|Title:||Slytherin Solidarity: Prologue|
|Posted On:||2004-12-13 00:00:00|
Summary: The journal of Blaise Zabini falls open, revealing the story of the last Slytherins before the great battle begins. A house broken and torn from the inside, and the greatest of loves – lost to the ages.
Disclaimer: A non-profit adoration of J.K. Rowling’s characters. No money is being made by this endeavour and characters, places and curses remain the property of J.K. Rowling, Bloomsbury Books, Warner Brothers and all those other profiteering bigwigs.
Author's Note, A Forward: Obviously those of you who stand slightly cleverer than the rest have surmised that these aren't journals per se - in my spare time I write Harry Potter fanfiction without any shame. What is to follow is an experimental novel I'm working on for 'The Dark Arts' at fictionalley.org.
Prologue: The Manifesto of Mr. Blaise Zabini
The unravelling began as the first russet and gold leaves began to fall in the year nineteen hundred and ninety seven, crisped as the weather turned cool and the students of Hogwarts School donned their scarves and pulled their cloaks up the shield them from the sudden chill of an early autumn. There is no once upon a time, for this is no fairy tale, rather, this was the beginning of the end as I’ve learned to see it in the years since the Fall.
My full name is Blaise Domani Luciano Zabini; I am twenty two years old, an Italian by birth but English by rearing. My father, mother, and I left our country when I was still a very small child, and my two sisters had not even been as much as a twinkle in my father’s eye. In our household as children, we were taught in the way of our ancestors – the Strega Tradition, passed on through the Italian bloodlines reaching further back in history than the renaissance. True, the name Zabini finds itself entwined with the Medici and the Borgia, these days I find it almost amusing to shrug off our dark past in the face of those who question how and why we came to subtle influence in the Wizarding world. But even so, these purveyors of the myth of ruthless ambition really had no idea just how persuasive my ancestors were. Our family’s browned and dust-covered collection of poison recipes astounds me still, sometimes.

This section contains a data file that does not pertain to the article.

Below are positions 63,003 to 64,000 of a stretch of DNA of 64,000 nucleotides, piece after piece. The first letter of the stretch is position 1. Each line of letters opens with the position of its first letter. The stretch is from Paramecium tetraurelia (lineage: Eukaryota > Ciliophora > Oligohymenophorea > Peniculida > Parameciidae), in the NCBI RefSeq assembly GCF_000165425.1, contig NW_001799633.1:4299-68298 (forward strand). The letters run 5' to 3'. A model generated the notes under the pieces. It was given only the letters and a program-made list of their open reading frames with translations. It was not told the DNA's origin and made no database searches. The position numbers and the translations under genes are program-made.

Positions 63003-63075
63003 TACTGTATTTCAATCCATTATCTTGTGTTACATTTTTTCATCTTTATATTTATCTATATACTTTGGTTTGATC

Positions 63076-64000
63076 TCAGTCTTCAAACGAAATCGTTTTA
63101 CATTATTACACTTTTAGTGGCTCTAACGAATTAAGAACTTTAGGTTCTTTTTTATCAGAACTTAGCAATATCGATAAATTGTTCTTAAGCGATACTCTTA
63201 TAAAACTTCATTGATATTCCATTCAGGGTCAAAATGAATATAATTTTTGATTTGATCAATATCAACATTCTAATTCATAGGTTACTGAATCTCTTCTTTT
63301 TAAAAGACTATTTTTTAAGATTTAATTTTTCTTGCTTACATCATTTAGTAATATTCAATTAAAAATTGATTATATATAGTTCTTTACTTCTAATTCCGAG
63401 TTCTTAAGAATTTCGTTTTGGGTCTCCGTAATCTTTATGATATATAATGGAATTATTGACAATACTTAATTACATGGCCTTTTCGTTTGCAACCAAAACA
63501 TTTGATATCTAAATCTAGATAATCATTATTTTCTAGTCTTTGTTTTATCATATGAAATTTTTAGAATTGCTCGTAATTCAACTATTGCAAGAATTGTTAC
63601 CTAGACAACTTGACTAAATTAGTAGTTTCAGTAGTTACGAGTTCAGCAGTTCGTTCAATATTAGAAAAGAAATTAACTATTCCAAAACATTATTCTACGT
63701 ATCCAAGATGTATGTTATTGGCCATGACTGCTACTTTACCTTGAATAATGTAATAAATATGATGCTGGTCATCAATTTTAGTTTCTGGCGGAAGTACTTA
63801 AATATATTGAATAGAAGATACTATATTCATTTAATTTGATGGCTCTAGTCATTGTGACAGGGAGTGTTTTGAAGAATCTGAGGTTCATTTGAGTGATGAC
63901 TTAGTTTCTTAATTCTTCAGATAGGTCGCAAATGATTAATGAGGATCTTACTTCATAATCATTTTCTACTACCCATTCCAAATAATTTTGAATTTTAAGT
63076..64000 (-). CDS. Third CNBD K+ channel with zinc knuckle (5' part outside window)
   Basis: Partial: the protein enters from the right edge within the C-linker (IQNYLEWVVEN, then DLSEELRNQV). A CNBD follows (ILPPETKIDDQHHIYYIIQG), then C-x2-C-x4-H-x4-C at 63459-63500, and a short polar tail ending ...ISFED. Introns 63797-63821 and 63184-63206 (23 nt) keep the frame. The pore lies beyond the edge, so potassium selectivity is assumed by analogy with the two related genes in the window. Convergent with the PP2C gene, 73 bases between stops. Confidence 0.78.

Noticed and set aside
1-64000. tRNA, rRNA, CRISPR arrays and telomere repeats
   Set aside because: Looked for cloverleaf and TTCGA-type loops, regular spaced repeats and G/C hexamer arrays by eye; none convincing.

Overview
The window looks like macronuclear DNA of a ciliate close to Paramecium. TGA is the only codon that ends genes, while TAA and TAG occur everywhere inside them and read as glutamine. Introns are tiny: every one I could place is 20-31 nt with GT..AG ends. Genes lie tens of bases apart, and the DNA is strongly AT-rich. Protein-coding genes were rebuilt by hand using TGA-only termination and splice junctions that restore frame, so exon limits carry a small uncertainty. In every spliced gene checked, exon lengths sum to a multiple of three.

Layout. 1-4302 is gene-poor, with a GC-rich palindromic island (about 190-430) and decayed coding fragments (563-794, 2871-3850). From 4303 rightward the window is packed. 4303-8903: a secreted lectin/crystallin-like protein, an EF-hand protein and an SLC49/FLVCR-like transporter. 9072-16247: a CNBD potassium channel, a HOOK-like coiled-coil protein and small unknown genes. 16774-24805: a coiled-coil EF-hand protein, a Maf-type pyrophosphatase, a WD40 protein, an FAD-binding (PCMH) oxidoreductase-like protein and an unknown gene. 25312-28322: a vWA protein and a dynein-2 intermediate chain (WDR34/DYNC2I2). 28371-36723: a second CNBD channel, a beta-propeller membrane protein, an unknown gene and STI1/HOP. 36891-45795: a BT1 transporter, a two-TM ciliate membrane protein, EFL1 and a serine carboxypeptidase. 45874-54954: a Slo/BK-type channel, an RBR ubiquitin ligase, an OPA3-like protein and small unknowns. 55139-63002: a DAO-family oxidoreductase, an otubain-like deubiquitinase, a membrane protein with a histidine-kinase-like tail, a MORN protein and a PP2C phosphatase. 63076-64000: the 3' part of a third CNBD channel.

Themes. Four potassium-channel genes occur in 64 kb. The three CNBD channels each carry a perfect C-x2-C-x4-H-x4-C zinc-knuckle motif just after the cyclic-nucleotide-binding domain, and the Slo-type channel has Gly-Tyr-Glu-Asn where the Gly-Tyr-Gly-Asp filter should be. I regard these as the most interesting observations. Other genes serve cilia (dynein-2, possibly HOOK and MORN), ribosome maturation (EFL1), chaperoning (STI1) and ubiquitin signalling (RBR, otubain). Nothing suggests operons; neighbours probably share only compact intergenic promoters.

If you have found these memoirs then perchance you will find offered here the explanation that has eluded many, even those that survived the last battle. What I address here, however, is not that fateful day in the summer of the year I turned eighteen. In fact, at that time I had boarded a boat with the few treasures I stole from the ruins of Zabini manor and had set sail to Sicily, to find and care for my Grandmother and cousins who would undoubtedly feel the backlash of the greatest battle our world had ever seen. By then, my entire family was slaughtered, my friendships destroyed, and darkness had come to reign. By then, the magical world had realized it shouldered its hopes on the gradually breaking back of someone who was no more than a teenager with a rare streak of luck.
Harry Potter, I knew him well. A slight boy, clad in spectacles and clothing that were forever too large, possessing both a physical reminder of his lot in life and the immense pressure of a race slowly going mad, turning rotten from the inside out like an apple with a worm eating away at the white flesh near the core. I think about him every now and then, and I think about her.
But alas, this is not his tale and I do not wish to engage myself in thoughts about the war, I’ve spent far too many a sleepless and lonely night in hiding, living amidst the rats and the scum of this vile planet to care any longer about a battle fought between a madman who lusted for power above all else, and a boy of seventeen who could barely tie his shoes properly half the time.
It was not my fight, I chose for it not to be – and thus, I am to blame for much suffering. My weakness laid the foundations, and from there we crumbled. I remember the Gryffindors well. I recall my sweet undoing, my untimely demise in the face of propriety, my broken honour. She ruined it all, and yet I loved her with every fetid breath I took.
I remember the faces of my housemates, the hollowed look in Ted Nott’s eyes before he took his last breath, Millicent’s broken body lying in the cavernous halls of our dungeon realm on the cold stone floor between the brocaded green bed hangings, Pansy and Tracey clutching at each other as they cried with black cascades of tears streaming, and Draco – proud, stern Draco Malfoy, calm as death before the storm hit. There are days when I miss them so much it aches merely to breathe.
Let me begin then, this sordid tale, at the start of it all for my broken circle of friends and I, in our seventh year in the college of magic known then and now as Hogwarts.